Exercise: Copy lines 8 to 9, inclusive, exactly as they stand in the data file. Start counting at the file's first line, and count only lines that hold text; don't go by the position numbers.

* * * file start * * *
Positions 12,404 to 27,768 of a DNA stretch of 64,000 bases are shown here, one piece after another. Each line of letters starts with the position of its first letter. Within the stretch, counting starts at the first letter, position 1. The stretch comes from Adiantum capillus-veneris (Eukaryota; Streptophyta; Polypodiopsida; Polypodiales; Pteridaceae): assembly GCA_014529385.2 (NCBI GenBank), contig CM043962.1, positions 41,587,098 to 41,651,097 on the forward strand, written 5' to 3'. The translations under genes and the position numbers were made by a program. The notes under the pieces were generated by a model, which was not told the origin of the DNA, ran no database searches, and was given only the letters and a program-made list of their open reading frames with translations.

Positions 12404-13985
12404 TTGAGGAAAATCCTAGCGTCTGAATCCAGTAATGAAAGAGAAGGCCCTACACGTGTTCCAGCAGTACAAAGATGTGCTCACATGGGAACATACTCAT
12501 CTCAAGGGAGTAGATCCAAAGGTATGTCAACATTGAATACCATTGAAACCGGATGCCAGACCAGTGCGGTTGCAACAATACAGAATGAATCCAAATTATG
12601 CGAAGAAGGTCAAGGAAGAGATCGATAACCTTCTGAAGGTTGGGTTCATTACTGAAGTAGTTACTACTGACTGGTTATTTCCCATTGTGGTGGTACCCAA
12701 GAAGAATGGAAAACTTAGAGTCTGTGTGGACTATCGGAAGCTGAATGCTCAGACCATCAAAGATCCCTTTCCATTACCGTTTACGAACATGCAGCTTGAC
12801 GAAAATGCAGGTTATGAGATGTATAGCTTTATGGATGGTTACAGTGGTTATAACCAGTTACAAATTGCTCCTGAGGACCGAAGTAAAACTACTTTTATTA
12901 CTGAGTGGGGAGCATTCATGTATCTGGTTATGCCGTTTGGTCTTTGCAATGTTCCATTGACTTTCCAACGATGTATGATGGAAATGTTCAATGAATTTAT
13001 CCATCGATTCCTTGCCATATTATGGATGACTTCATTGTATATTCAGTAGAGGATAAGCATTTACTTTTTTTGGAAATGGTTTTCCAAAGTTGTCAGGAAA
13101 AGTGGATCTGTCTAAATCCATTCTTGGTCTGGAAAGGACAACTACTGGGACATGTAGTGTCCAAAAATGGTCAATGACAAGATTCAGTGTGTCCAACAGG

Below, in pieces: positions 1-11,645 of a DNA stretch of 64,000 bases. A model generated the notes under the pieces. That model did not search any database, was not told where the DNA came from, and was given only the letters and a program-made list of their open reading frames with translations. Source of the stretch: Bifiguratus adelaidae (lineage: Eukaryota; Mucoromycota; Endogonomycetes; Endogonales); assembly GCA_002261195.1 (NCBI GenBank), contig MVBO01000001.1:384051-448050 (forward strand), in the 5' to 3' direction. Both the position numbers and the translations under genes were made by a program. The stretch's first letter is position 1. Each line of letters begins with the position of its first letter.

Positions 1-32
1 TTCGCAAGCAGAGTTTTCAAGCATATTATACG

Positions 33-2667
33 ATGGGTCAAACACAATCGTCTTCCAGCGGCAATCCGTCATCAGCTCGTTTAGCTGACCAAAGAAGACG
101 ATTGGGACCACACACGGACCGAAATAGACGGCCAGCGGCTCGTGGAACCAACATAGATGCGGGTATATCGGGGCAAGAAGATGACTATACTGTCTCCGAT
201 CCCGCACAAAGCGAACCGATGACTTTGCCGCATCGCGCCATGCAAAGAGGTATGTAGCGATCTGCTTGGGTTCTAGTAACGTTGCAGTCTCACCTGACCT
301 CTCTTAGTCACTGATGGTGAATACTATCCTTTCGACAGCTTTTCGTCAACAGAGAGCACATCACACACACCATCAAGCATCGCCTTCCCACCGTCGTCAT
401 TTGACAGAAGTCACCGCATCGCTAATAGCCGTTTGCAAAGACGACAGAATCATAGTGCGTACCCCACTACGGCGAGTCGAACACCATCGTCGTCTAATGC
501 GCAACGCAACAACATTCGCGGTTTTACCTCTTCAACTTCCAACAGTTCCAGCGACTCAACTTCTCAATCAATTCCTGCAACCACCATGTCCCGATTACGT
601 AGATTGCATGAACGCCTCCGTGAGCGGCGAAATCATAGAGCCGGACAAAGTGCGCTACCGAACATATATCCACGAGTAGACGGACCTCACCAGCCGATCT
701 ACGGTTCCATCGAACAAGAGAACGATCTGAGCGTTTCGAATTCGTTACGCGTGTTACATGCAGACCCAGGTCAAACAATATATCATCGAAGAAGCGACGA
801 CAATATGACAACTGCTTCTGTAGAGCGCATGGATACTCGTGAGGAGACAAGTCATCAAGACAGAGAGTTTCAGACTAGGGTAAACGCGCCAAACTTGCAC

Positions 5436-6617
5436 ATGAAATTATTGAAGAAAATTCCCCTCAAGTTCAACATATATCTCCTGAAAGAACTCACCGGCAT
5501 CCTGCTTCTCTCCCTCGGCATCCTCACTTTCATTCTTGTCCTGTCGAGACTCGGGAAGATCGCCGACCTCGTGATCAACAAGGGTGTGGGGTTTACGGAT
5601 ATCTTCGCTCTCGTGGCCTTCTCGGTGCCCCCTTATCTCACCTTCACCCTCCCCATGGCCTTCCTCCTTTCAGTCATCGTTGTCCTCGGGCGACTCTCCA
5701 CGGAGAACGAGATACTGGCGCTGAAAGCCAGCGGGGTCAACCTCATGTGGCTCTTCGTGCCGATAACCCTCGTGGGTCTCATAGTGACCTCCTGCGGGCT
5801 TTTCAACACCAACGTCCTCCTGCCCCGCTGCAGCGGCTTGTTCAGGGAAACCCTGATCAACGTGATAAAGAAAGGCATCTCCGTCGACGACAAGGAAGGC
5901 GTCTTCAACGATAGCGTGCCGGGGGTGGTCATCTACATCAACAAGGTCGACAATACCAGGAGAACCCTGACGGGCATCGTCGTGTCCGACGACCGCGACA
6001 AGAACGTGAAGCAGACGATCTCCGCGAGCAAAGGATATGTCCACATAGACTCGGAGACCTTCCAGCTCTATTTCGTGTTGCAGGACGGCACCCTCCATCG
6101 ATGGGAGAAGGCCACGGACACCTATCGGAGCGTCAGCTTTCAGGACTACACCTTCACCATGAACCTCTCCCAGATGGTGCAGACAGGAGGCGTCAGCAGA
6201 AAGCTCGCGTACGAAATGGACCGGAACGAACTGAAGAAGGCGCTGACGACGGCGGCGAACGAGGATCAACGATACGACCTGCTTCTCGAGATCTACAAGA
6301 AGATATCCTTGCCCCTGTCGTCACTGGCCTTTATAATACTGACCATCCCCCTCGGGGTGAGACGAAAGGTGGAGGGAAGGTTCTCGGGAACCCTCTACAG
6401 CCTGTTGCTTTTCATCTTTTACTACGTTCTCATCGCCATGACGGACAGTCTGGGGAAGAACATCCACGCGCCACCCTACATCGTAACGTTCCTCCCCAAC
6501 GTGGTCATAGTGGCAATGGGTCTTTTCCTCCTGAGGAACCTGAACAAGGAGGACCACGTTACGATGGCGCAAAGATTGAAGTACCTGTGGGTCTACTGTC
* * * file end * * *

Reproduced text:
12901 CTGAGTGGGGAGCATTCATGTATCTGGTTATGCCGTTTGGTCTTTGCAATGTTCCATTGACTTTCCAACGATGTATGATGGAAATGTTCAATGAATTTAT
13001 CCATCGATTCCTTGCCATATTATGGATGACTTCATTGTATATTCAGTAGAGGATAAGCATTTACTTTTTTTGGAAATGGTTTTCCAAAGTTGTCAGGAAA